To the editor:
In his column headlined Controversy brewing in Ottawa, MP Dan Albas has resorted to the old conservative trick of introducing inaccurate (or indeed wrong) and incomplete information.
He makes this statement: “In 2016, it was also revealed that SNC Lavalin had illegally donated close to $118,000 to various political parties. Of this $118,000, close to $110,000 was donated to the Liberal Party of Canada or various Liberal riding associations or candidates.”
Albas chose not to mention the following critical facts:
• It was the Liberals (under Chretien or Martin) and not the Conservatives, who introduced the law that made it illegal for companies and unions to donate to political parties;
• The so-called 2016 revelation related to donations made by employees of SNC between 2004 and 2011 at the suggestion of SNC. SNC reimbursed the employees through their expense system.
• The company acknowledged and accepted responsibility for these acts. There was no suggestion that the political parties could or should have known what was going on.
One can only assume that the Albas intent was to smear the Liberals by presenting an incomplete story that suggested that the Liberals were big offenders having received the largest share of the funds.
The Albas article also implies that the Deferred Prosecution Agreement (DPA) is a Liberal invention to protect SNC.
Two very simple facts:
• Many OECD countries have DPAs.
• The Harper Government had the original idea of introducing a DPA. Alas, like so many other things they never got around to doing anything about it.
So Albas has yet again chosen to either manipulate or mischaracterise facts or just not bothered to do a bit of fact checking.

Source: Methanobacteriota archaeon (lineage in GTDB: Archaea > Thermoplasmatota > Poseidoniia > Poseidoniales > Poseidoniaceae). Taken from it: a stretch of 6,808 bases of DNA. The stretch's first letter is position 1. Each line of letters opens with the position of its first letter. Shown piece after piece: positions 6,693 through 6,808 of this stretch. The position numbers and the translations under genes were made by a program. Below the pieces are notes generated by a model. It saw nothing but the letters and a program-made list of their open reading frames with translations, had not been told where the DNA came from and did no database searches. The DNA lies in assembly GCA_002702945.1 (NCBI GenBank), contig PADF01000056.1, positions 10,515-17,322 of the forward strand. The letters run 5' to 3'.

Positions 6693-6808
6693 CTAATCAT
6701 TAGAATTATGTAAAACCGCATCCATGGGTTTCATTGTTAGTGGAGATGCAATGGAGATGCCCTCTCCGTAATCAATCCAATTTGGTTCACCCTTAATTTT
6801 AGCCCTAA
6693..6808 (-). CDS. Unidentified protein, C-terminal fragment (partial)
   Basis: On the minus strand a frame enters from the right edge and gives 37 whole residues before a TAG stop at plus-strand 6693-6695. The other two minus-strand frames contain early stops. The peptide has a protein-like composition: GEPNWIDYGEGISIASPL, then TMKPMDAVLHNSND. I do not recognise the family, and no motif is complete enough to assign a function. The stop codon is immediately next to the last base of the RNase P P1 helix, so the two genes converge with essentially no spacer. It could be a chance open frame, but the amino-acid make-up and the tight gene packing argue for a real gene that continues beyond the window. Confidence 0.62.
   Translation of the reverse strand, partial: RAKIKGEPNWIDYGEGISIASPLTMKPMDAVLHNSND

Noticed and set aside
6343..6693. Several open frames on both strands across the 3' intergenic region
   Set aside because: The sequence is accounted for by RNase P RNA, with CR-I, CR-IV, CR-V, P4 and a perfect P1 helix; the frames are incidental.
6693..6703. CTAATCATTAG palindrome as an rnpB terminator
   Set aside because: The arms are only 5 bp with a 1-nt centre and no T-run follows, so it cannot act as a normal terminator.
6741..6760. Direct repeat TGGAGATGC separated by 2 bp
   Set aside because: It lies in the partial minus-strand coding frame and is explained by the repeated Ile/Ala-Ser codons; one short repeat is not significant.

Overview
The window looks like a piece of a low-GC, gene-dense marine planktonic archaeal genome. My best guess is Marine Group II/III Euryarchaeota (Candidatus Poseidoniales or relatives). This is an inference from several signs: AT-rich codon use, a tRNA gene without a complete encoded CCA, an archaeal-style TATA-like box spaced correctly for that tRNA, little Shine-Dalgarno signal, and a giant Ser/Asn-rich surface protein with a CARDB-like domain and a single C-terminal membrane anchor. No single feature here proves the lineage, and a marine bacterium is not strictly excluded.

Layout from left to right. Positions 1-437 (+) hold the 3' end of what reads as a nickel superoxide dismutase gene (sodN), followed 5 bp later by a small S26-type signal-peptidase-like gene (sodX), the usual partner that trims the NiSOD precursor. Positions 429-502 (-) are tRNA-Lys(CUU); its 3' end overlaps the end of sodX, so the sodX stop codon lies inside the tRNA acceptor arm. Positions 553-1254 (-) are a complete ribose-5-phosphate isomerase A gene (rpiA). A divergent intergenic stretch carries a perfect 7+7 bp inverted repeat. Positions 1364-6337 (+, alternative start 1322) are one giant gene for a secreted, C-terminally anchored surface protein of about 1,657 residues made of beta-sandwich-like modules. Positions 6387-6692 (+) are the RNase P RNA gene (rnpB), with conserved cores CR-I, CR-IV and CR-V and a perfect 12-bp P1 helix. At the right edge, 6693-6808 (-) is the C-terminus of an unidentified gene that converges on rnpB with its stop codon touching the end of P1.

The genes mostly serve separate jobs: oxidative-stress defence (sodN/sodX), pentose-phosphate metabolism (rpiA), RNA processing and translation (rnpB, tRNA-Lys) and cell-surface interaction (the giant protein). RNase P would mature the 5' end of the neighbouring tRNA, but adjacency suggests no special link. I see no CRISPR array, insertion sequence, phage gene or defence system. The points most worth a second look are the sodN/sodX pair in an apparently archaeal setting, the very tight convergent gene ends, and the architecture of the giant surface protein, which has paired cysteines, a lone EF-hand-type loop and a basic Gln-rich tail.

Fact checking Albas is quite easy. It did not take me long to gather the facts for this letter.
The Albas, and indeed his party, seem to be incapable of fact checking or, worse still, deliberately misrepresent information, should be a concern to all voters.
The environment in which international engineering companies find themselves operating is highly competitive and complex with, in some circumstances, ethical challenges.
It is also true that overseas contracts are a source of profits and many thousands of jobs. For whatever reason, SNC appears to have been “accident prone” and has not conducted itself in the most intelligent of ways over a number of years.
It is time to promote, and indeed facilitate, the creation of a second major international contracting company in Canada.
It should not be based in Quebec and ideally could be based in the West.
Quite how this is to be achieved is not clear to me but one proposal should be to stop SNC acquiring other Canadian engineering companies for a period of time and for the Export Develop Corporation to come up with a program to encourage the development of a new contracting and engineering company.